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Bilateral Forward Contracts and Spot Prices

Allaz and Vila (1993) have shown that forward markets could mitigate market power and improve efficiency. This paper shows that efficiency-improving effect of forward markets is sensitive to the assumption that market participants behave like rational expectations agents when forecasting prices. The existence of forward contracts could increase spot prices and hurt efficiency if buyers engage in bilateral forward contracts and forward rates are influenced by historic prices. These findings have important policy implications for the electricity industry.

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Energy Specializations: Energy Investment and Finance – Public and Private Risks, Risk Management; Energy Modeling – Energy Data, Modeling, and Policy Analysis; Electricity – Markets and Prices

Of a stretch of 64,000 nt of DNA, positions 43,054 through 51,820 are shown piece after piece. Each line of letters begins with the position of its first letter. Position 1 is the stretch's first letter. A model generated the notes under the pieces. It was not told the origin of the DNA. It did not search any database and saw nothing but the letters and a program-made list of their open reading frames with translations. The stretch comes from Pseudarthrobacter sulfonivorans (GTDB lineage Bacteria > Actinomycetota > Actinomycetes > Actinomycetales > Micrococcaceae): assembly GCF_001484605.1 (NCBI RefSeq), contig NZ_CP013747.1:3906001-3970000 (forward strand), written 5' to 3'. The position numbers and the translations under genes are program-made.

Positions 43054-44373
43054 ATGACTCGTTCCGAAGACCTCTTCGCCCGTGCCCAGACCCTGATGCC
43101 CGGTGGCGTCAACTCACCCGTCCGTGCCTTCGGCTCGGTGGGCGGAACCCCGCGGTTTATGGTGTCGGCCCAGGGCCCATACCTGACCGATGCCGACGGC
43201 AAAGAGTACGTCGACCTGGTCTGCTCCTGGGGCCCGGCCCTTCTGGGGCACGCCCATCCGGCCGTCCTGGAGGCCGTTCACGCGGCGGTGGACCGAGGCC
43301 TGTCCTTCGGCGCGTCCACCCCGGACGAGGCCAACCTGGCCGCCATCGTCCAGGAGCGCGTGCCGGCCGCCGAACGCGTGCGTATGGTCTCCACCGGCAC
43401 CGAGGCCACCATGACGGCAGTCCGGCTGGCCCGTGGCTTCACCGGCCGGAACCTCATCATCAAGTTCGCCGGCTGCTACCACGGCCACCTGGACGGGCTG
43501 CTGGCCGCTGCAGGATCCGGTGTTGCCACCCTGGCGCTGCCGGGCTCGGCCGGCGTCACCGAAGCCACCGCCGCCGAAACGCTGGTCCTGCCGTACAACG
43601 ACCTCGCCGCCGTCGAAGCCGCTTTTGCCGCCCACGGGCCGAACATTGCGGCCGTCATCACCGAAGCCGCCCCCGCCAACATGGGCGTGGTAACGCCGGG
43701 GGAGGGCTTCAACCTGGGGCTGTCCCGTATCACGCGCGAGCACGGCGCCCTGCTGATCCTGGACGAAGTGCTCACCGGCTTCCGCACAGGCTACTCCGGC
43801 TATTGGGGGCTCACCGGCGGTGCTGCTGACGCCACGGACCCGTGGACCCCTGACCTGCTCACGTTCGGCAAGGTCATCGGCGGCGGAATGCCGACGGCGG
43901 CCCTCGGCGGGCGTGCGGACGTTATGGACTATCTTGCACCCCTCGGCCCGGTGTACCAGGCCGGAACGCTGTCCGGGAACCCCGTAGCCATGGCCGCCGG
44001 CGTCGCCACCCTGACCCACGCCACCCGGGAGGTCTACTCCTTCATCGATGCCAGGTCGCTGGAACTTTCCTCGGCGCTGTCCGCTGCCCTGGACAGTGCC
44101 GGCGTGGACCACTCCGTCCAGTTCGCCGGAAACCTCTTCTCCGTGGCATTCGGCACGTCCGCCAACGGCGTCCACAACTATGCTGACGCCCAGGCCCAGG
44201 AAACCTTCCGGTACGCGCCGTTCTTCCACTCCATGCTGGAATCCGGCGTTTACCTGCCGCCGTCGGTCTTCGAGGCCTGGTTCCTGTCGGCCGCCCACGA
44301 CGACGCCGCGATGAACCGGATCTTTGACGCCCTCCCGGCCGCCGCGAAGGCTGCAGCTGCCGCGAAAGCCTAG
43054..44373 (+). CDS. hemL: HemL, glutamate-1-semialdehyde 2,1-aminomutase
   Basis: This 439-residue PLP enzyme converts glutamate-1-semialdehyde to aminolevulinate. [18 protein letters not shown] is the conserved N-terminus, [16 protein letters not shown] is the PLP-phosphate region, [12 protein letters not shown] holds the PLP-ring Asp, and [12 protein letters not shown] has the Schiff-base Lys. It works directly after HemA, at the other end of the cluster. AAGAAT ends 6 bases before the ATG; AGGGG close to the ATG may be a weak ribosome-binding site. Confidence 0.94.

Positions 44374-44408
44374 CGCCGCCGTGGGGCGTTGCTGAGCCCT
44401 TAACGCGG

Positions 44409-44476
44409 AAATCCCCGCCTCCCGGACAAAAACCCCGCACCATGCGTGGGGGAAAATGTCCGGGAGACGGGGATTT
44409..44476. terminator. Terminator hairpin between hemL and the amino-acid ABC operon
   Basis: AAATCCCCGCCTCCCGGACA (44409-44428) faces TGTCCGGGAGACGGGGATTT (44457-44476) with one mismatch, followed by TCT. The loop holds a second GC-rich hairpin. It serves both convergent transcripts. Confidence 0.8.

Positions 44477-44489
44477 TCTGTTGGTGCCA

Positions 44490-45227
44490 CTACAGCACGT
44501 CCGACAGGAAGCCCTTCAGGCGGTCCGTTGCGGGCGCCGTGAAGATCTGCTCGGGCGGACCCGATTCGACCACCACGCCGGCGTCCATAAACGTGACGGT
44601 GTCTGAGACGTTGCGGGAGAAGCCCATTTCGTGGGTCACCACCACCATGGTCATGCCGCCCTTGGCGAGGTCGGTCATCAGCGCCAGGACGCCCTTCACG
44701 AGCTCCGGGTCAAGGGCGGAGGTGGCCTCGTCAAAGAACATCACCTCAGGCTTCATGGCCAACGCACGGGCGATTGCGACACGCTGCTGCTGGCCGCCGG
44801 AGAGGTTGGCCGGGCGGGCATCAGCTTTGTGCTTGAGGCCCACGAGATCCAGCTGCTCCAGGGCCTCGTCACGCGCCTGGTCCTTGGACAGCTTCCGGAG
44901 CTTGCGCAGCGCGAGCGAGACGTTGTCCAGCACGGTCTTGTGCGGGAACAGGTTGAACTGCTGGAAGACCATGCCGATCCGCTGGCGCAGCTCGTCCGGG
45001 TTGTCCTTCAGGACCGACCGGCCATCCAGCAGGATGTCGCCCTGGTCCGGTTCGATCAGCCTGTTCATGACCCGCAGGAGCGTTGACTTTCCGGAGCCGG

JEL Codes: L11: Production, Pricing, and Market Structure; Size Distribution of Firms, D40: Market Structure, Pricing, and Design: General, D42: Market Structure, Pricing, and Design: Monopoly, D21: Firm Behavior: Theory, D22: Firm Behavior: Empirical Analysis, Q41: Energy: Demand and Supply; Prices

Keywords: Bilateral forward contracts, Spot prices, Electricity markets, efficiency, market power mitigation

DOI: 10.5547/ISSN0195-6574-EJ-Vol31-No3-4

Published in Volume 31, Number 3 of the bi-monthly journal of the IAEE's Energy Economics Education Foundation.


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